Glenna Luschei’s Witch Dance
A Review of the New Collection from San Luis Obispo’s Poet Laureate Emerita
Monday, August 9, 2010
Glenna Luschei, the poet laureate emerita of San Luis Obispo, has just published her 24th collection, Witch Dance: New and Selected Poems (Pressa Press, 2010). She is a spellcaster, mesmerizing us with images and content that begin in one dimension and leap to another with the hand of a master artist who has written for a long time. Her poems dance between waking and dream, reality and fantasy, with the joys and struggles of a woman who has loved deeply and long. Newly widowed, she dedicates the book to her husband William (Bill) Horton, the “love of her life.”
The opening poem, “Witch Dance,” sets the tone for all those that follow in a tumble of past and present pitted against each other, unfolding her life story which reminds us of the universal complexity and curiosities of our own.
Winter presses our hands
in homespun mitts.
Autumn is over.
We step the witch dance
dance of love and death.
Terms feed at the lake
on their flight from Alaska
and rain bites the quince.
Where are we going
Are those daggers of geese
in the sky
Her language is precise, cold as Nebraska in winter where she was born and raised, laced with recent grief. When her husband’s “breath failed, I did everything I could to inspire him. And I still would,” she ends in the poem “Widows,” wrestling with acceptance.
Loss is not her only consideration. The book’s epigraph is a quote from Tecumseh, 18th century Shawnee Chief, which in part reads: “When you rise in the morning, give thanks for the light, for your life, for your strength. Give thanks for your food and for the joy of living. Love your life, perfect your life, beautify all things in your life…” Luschei honors this, her words sometimes leaping skyward with ecstasy and gratitude. There are poems about ex-lovers, June bugs, a “Unicorn in Captivity” on a tapestry, her family, and all the many places she has lived and traveled. In “Veterans” she writes to her Japanese friend, thanking him for taking her to the paper making factory, and “for that tanka/about the plum tree that bloomed/even when the master was far away.”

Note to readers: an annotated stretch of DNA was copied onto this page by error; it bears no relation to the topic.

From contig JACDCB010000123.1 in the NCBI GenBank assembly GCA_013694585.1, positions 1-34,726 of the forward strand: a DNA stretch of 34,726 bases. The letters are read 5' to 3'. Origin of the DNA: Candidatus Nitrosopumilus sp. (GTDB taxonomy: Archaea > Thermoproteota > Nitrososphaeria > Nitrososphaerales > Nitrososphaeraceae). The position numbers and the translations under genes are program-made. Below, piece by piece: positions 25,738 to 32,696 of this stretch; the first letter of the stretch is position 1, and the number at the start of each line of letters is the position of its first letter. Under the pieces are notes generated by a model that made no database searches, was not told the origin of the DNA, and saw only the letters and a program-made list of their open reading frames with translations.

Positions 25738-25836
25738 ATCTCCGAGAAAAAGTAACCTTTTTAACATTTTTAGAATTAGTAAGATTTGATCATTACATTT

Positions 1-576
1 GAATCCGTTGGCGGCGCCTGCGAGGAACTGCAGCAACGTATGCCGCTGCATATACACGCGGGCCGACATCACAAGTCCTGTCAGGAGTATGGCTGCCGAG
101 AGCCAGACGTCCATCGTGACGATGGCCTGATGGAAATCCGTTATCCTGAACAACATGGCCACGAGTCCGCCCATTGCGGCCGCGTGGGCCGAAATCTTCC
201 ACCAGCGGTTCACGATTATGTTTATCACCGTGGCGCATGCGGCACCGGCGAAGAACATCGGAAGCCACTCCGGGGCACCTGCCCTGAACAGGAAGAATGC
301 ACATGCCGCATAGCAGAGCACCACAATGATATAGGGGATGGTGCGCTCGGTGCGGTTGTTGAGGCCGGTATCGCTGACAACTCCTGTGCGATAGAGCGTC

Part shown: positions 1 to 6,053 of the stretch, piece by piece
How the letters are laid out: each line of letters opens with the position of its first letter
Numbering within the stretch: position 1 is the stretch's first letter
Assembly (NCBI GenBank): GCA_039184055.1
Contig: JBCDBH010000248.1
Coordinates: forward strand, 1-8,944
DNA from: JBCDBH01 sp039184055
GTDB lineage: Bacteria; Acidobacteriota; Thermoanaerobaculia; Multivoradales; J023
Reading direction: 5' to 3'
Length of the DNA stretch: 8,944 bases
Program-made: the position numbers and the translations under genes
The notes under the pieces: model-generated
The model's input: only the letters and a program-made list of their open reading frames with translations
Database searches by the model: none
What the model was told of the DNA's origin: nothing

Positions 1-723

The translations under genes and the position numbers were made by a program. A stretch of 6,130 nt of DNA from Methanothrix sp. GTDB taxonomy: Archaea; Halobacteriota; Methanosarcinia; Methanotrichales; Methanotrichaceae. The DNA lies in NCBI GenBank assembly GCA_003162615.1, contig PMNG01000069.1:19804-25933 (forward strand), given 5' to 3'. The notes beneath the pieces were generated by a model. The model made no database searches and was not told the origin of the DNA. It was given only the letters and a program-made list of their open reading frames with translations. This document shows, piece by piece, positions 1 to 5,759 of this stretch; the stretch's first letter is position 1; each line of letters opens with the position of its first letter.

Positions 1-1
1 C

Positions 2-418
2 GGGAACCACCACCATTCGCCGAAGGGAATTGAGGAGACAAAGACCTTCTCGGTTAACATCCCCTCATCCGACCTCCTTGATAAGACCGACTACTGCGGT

In “Clouds of Cambodia” she writes:
I have no lover./The humidity drowns me into a new life.
In a cascade of rain we observe the carvings
of the creation, how the two armies pull
at Naga, the snake, until the sea churns in milk
and all the creatures are born beneath it.
On a hilltop overlooking her avocado ranch in Carpinteria where she lives part time, stands a memorial for her and Bill’s life together. The poem “Headstone” reads:
We overlook the Pacific, you in black
granite, I in white marble.
Our ashes left before us.
Who said we couldn’t fly.
Glenna wears many hats, not only as a critically acclaimed and awarded poet, but teacher, publisher of Café Solo, Solo, and Solo Café for over 40 years, a philanthropist who has endowed the literary magazine Prairie Schooner with a major gift to continue for years, and a scholar who received her Ph.D. in Hispanic languages and literature from UCSB in 2005. One of her poems is titled “I Want to be Your Poet.” We are fortunate she is ours.
Glenna Luschei reads from Witch Dance on Saturday, August 14, at “Poetry Zone” in the Karpeles Manuscript Library, 21 West Anapamu Street, 2 p.m.. The free event will be followed by an open mic for other poets.